- Ordinary 2-count 6 object passing. Notice how the instructions for each person are sectioned off. Each person starts throwing with his right.
- Ultimate passing, where all throws are passes.
- Two people doing 3 ball cascades.
- A left-handed double, if done once from the middle of a "cascade" (in this case <3p|3p><3|3> qualifies).
- A multiplexed pattern, the left-handed single. Do the first hold with your right hand, since that is when your partner is doing a '3p'. The '2p' is from your left to his left, and then you resume. Note the use of '/' in the multiplexed throw, to separate the two throws '3p' and '2' (otherwise the animator would think the 2 was the target juggler for the 3p pass). This could also have been notated [3p22].
- A synchronous pattern with 2 jugglers and 8 objects. Note that the 'p' comes after the 'x'. The 4xp is thrown to the other juggler's left hand, since a hypothetical 4x thrown as a self-throw from the right hand would go to the throwing juggler's left hand. Multiplexing can also be included in a synchronous pattern with multiple jugglers.
- A synchronous pattern with 3 jugglers and 9 objects.
The previous section described basic siteswap notation, which is also what is produced by the Juggling Lab siteswap generator. The animator portion of Juggling Lab also recognizes several extensions to this notation, to provide convenience and greater flexibility.
When a pattern contains a subpattern that you'd like to repeat multiple times, Juggling Lab provides a simple way to indicate this without manually repeating the subpattern. For example, let's say you want to do 10 throws of the 3-ball cascade, followed by two iterations of 531. One way to achieve this would be to use the pattern 3333333333531531.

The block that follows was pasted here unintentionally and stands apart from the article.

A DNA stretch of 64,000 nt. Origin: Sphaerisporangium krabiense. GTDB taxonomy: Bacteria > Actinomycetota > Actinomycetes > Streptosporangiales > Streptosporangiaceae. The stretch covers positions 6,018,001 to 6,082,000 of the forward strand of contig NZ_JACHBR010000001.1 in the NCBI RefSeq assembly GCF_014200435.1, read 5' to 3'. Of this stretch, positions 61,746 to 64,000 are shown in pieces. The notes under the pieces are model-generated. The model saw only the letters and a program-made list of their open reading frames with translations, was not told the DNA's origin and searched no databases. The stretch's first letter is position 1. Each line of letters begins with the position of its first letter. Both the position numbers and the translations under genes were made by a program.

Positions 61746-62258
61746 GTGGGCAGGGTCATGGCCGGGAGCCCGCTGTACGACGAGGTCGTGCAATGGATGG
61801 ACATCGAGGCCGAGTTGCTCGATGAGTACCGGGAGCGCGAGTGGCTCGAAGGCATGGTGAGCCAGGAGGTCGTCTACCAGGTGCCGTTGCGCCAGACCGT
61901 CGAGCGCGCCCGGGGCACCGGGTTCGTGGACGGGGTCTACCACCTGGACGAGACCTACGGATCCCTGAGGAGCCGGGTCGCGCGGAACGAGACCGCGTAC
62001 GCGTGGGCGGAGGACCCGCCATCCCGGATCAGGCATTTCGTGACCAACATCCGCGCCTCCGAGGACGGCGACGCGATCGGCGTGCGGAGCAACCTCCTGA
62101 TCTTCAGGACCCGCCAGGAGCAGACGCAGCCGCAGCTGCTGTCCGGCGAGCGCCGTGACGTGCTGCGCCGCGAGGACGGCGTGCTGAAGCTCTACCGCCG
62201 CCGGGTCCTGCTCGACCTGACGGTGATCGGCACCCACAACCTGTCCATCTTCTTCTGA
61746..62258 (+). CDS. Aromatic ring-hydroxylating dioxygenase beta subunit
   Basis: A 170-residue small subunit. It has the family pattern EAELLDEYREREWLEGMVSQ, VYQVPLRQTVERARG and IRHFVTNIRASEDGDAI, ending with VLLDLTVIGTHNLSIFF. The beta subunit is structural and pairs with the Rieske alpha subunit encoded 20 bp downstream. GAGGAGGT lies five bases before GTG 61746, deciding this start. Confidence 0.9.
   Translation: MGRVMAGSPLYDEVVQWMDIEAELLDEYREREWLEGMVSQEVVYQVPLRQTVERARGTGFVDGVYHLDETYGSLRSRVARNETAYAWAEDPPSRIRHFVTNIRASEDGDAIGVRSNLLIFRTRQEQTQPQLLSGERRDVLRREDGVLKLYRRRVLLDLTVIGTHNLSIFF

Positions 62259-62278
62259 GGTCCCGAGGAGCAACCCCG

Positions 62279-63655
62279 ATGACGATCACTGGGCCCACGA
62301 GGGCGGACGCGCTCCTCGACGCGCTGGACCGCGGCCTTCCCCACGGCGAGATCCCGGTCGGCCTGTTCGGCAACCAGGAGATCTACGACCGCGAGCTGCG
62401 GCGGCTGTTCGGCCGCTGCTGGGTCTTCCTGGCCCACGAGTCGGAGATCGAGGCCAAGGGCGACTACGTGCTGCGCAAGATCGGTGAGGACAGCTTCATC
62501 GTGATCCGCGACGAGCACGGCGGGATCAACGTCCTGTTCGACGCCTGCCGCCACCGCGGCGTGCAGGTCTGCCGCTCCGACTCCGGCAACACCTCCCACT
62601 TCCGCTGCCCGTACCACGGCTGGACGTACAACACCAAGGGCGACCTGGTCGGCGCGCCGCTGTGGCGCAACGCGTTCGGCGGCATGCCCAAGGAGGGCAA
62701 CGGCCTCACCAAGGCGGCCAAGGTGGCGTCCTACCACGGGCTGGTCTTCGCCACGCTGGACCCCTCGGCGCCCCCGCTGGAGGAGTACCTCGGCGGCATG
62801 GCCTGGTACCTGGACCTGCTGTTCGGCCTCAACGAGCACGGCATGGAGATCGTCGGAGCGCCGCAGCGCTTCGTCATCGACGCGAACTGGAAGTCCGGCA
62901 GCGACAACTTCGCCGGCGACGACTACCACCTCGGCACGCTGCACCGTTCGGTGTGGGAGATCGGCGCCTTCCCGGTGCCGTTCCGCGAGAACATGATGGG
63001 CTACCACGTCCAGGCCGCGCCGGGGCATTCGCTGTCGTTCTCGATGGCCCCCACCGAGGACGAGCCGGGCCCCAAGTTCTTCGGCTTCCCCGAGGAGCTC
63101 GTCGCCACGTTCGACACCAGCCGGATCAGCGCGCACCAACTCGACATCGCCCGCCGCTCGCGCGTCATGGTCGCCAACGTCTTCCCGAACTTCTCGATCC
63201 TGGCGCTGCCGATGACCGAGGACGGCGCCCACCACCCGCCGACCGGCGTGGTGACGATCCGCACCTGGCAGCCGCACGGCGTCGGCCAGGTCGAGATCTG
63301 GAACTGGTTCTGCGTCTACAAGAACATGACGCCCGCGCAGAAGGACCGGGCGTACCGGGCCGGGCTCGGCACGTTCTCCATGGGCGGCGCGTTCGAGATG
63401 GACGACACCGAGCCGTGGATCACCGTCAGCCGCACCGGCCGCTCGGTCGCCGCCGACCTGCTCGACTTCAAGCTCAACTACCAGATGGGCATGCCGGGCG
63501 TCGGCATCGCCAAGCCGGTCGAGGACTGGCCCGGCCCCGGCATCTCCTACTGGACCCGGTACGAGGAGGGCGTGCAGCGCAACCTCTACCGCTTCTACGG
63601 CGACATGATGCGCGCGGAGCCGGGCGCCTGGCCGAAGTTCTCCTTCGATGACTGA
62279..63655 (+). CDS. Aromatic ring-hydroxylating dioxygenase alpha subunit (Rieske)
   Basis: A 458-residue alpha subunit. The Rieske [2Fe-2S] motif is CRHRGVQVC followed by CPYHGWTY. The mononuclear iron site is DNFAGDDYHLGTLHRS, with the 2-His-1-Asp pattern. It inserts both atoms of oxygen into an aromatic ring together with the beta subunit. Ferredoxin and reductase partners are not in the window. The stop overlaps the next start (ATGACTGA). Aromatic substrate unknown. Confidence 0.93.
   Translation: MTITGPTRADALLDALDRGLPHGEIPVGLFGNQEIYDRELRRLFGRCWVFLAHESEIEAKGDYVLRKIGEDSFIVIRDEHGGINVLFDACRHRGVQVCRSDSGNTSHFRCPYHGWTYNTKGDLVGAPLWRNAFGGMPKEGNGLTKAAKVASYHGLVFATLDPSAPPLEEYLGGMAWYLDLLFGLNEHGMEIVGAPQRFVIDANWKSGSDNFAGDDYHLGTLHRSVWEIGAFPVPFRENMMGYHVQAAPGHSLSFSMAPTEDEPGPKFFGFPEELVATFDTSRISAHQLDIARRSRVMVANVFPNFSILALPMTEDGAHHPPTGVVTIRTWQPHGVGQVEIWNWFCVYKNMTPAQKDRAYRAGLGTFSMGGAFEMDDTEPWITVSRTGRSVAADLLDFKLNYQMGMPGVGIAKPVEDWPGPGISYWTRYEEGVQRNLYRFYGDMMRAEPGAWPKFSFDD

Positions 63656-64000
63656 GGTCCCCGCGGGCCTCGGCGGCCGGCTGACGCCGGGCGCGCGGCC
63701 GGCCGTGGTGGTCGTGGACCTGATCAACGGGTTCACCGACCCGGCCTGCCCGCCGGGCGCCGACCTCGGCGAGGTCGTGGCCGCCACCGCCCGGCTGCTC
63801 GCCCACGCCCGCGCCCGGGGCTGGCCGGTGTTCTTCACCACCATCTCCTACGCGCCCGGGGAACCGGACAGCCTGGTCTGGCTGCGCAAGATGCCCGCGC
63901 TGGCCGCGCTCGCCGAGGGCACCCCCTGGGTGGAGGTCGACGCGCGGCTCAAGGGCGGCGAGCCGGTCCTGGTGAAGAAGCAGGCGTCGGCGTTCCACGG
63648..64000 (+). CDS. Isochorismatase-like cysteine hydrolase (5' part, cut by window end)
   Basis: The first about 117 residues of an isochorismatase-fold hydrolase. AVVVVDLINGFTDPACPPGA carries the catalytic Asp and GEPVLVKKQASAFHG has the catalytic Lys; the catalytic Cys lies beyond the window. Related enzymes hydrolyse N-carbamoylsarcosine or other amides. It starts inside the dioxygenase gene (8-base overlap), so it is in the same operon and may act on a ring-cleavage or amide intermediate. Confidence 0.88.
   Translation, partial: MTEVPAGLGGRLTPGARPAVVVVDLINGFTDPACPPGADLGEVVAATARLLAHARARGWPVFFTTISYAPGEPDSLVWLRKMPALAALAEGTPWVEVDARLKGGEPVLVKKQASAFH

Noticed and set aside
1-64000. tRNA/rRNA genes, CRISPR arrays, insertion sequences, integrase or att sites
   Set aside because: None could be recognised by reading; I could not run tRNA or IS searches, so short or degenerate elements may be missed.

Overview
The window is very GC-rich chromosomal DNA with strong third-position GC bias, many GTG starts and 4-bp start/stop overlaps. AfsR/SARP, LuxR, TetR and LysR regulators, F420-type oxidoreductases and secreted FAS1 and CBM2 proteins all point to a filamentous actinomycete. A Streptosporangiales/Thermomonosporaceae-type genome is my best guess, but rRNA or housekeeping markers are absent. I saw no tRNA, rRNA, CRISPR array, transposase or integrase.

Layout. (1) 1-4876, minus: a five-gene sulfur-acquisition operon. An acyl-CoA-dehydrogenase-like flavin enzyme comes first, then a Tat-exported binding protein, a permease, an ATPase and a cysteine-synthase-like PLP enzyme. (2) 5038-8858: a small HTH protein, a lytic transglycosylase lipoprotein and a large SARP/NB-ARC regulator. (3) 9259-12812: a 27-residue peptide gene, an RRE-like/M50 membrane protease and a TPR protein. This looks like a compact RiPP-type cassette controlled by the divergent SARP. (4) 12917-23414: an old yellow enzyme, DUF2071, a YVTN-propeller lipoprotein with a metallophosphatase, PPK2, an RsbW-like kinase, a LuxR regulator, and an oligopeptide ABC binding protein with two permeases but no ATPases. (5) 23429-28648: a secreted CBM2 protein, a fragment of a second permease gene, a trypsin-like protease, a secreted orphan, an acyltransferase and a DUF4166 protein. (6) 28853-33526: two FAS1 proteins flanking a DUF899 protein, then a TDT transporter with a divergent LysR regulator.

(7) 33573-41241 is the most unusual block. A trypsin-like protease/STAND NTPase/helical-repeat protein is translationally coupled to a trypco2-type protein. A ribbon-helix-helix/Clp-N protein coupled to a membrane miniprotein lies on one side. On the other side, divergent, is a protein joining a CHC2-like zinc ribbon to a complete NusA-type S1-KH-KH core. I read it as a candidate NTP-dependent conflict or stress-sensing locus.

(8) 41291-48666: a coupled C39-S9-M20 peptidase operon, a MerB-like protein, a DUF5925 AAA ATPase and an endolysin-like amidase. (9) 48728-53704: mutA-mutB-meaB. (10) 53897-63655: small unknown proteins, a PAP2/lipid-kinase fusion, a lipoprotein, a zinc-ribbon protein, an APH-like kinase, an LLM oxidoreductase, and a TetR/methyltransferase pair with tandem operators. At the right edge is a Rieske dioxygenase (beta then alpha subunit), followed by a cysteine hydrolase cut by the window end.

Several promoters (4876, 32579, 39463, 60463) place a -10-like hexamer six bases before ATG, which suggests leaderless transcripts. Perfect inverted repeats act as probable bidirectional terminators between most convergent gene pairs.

Using the subpattern repeat notation, you can also write this as (3^10)(531^2). In all cases the result is as though the subpattern had been written out manually the specified number of times.
Another convenience is simplified passing notation, which allows you to combine together multiple beats within a single <|>. For example, 2-count passing with 6 can be shortened to <3p 3|3p 3> from the version <3p|3p><3|3> discussed above. The only restriction is that the total number of beats within a <|> must be the same for all jugglers.
A final notational convenience was introduced by Ben Beever, who noted that many popular synch patterns are symmetrical in the sense that the pattern consists of a throwing sequence which is then repeated with the roles of the hands exchanged. One example is the see-saw or box pattern (4,2x)(2x,4). The convention is to write only the first half of the pattern, and attach a "*" to indicate the hands-exchanged repeat. In this way the box pattern can be written (4,2x)*.